Wednesday, 25 January 2017 14:44

Sony and LG consign 3D to its grave

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Sony and LG, among the last bastions of 3D TV, have declared 3D dead as image quality via 4K, Dolby Vision and HDR takes over. Samsung stopped its 3D in 2016.

CNET's article "The shambling corpse of 3D TV finally falls down dead" quotes LG’s Tim Alessi, LG's director of new product development, stating why his company's TVs no longer have the feature.

"3D capability was never really universally embraced in the industry for home use, and it's just not a key buying factor when selecting a new TV. Purchase process research showed it's not a top buying consideration, and anecdotal information indicated that actual usage was not high. We decided to drop 3D support for 2017 to focus our efforts on new capabilities such as HDR, which has much more universal appeal."

Sony's reply was, "Based on current market trends we decided not to support 3D for our 2017 models”.

Comment

I blame James Cameron a.k.a. director of tacky movies like Piranha II and Rambo (and in later years trying to redeem himself with 3D movies like Titanic, Ghost of the Abyss, and Avatar) where technology and effects overshadowed the movie and plot. Faced with watching Avatar in 3D on the tele I would gladly visit the dentist.

Of course, that 3D hype extended to games that made one’s vertigo rise up and to big screen movies where I would patiently wait for the 2D version to screen.

According to Wikipedia some viewers have complained of headaches and eyestrain after watching 3D films. Motion sickness, in addition to other health concerns, is more easily induced by 3D. One published study shows that of those who watch 3D films, nearly 55% experience varying levels of headaches, nausea, and disorientation.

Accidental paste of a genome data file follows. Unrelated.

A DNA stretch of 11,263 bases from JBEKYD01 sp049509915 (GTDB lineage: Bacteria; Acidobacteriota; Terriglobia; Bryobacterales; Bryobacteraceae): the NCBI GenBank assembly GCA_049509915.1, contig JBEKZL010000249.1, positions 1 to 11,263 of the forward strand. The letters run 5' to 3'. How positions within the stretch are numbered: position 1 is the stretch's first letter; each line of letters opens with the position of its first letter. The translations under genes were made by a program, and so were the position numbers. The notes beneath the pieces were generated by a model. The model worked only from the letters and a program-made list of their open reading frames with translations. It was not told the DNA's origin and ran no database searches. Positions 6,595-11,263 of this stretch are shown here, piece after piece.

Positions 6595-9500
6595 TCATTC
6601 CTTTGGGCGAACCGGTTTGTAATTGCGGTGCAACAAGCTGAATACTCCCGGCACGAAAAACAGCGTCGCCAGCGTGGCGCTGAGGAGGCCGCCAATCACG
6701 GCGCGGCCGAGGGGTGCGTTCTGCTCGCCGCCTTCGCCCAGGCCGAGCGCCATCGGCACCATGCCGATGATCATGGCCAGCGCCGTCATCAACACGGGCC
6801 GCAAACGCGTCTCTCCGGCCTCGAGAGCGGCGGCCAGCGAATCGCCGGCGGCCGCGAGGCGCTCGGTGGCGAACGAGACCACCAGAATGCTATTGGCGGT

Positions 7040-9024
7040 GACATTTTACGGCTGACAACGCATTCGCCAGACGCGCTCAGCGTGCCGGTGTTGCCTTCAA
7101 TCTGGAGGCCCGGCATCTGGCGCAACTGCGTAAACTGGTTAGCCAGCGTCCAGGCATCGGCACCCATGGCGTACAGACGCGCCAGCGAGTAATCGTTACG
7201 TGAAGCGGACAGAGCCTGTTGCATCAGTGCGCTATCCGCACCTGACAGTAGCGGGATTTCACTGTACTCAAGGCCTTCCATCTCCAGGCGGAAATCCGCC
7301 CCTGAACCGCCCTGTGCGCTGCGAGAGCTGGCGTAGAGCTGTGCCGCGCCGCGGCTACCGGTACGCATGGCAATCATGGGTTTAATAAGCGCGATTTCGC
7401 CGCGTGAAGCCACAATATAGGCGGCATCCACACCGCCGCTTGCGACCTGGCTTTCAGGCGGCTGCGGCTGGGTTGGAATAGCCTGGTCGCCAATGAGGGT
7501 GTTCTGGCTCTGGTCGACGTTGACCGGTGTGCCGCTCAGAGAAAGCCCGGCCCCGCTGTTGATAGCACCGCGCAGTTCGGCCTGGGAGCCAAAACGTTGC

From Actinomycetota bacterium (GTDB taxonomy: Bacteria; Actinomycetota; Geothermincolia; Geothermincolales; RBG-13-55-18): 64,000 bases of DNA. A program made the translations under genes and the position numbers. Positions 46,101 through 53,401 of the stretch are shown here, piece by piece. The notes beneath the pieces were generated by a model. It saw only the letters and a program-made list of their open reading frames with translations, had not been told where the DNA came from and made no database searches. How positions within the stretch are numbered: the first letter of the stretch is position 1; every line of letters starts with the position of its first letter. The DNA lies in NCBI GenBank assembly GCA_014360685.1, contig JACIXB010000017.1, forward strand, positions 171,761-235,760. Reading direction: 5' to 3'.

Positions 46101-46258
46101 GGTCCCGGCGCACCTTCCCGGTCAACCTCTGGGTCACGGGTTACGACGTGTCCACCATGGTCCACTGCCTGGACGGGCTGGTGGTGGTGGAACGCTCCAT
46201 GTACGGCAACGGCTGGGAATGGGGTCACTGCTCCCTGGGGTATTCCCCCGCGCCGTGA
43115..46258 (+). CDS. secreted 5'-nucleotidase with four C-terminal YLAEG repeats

There are two primary effects of 3D film that are unnatural for human vision: crosstalk between the eyes, caused by imperfect image separation, and the mismatch between convergence and accommodation, caused by the difference between an object's perceived position in front of or behind the screen and the real origin of that light on the screen.

It is believed that approximately 12% of people are unable to properly see 3D images, due to a variety of medical conditions. According to another experiment, up to 30% of people have very weak stereoscopic vision preventing them from depth perception based on stereo disparity. This nullifies or greatly decreases immersion effects of digital stereo to them.

RIP 3D. If you really want it please go to Change.org to sign the petition to bring it back.

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Ray Shaw

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Ray Shaw ray@im.com.au  has a passion for IT ever since building his first computer in 1980. He is a qualified journalist, hosted a consumer IT based radio program on ABC radio for 10 years, has developed world leading software for the events industry and is smart enough to no longer own a retail computer store!

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